SECTION 1 LISTENING TEST 45 minutes
Part A Spot Dictation
Directions: In this part of the test, you will hear a passage and read the same passage with blanks in it. Fill in each of the blanks with the word or words you have heard on the tape. Write your answer in the corresponding space in your ANSWER BOOKLET. Remember you will hear the passage ONLY ONCE.
Now the location of your college. Some colleges are in the centre of huge cities, some in the suburb. And some are surrounded by fields and woods. Where your college is located will be important to your extra-curricular life. The advantage of an urban college is that there are many exciting things to do off campus. Compared to a rural campus, there are more movies, plays, churches, restaurants, discos, museums and music. There is probably good public transportation. You are near airports, trains and several highways, making weekend or vacation trips to other places much easier. All of these mean that off campus excitement is easy to reach and doesn't require a lot of planning. This can be an important part of a college education and of your growth. But this easily available entertainment can also tempt you away from your books. The disadvantages of an urban college can be expense and a lack of peace and quiet. Off campus living in the city is almost always more expensive. Even if you live at school, you will still eat and shop off campus often, probably, more than you would at a rural campus. Many of those wonderful, cultural events cost money and are hard to pass up. If you are moving to the city from the country, be prepared for unexpected expenses. and advantage of a rural college is the relax and often beautiful setting. Rural colleges may have much more peaceful and cleaner air. And campus activities will probably be more important in your extra-curricular life. This doesn’t mean that nothing happens on campus in small towns. Things do. But they are more likely to be connected with school. Rural colleges are often near good spots for outdoor activities, mountains, lakes and beaches. If you have any interest in outdoor activities, this is a good place to learn more. The disadvantages of the rural college can be isolation, boredom and the difficulty of adjusting to a more relaxed life if you come from a big city, life at a small rural college can become very in groan.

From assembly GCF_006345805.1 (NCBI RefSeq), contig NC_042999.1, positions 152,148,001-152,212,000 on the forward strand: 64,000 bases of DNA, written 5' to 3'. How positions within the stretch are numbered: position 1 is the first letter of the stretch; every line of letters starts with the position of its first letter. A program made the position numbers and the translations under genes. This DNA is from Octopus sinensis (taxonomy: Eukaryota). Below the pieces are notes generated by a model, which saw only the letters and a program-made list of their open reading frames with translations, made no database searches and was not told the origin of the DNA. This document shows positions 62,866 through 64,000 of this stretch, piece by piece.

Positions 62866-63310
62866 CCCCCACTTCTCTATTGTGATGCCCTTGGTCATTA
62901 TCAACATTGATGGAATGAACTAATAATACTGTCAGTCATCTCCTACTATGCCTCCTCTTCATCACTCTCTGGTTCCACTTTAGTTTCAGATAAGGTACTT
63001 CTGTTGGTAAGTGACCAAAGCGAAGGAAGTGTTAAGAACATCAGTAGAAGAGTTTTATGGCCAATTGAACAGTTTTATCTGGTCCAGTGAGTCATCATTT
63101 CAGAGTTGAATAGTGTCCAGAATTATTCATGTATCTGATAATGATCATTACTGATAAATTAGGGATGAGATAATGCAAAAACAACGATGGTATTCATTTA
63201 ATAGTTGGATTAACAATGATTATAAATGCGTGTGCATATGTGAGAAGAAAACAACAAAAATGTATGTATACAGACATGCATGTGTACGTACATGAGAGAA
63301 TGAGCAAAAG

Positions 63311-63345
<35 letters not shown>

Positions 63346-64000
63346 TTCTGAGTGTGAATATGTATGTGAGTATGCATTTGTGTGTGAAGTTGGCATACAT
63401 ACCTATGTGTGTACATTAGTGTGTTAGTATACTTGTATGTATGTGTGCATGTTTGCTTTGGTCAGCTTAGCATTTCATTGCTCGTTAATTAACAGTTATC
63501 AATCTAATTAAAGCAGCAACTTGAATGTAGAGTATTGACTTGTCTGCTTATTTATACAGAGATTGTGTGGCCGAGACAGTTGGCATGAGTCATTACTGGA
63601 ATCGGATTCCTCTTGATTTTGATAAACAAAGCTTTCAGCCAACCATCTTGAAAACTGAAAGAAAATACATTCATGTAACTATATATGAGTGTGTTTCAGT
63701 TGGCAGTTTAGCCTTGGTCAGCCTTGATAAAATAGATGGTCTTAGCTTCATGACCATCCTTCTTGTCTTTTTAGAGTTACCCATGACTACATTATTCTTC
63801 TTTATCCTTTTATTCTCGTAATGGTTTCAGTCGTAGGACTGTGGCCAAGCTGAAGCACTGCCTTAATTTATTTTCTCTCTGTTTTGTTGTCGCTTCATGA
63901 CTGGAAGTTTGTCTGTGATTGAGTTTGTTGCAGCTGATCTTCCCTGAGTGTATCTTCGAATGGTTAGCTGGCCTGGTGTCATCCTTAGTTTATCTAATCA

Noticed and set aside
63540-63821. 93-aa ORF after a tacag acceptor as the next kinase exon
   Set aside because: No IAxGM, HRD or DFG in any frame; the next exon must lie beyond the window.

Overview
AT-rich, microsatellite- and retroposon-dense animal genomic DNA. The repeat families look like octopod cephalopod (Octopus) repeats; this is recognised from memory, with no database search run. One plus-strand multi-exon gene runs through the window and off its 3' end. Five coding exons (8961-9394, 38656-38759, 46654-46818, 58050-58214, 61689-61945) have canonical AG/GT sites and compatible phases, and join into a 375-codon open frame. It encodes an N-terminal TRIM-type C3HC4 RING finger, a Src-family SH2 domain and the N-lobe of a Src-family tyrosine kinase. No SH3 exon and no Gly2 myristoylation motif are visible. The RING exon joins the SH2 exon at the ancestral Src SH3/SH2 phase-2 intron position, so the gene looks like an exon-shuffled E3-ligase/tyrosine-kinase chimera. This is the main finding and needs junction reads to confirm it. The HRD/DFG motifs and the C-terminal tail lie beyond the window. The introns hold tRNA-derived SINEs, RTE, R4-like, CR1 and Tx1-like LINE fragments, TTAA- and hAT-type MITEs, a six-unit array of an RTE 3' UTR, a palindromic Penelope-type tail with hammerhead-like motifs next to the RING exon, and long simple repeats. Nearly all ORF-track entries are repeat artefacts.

Part B Listening Comprehension
Directions: In this part of the test, you will hear several short statements. These statements will be spoken ONLY ONCE, and you will not find them written on the paper; so you must listen carefully. When you hear a statement, read the answer choices and decide which one is closest in meaning to the statement you have heard. Then write the letter of the answer you have chosen in the corresponding space in your ANSWER BOOKLET.
1. Why bother to call Jack and tell him about our plan? You will see him at lunch.
2. Since you said you totally agreed with Tom’s views, you ought to have stood up for him in the argument at the meeting yesterday afternoon.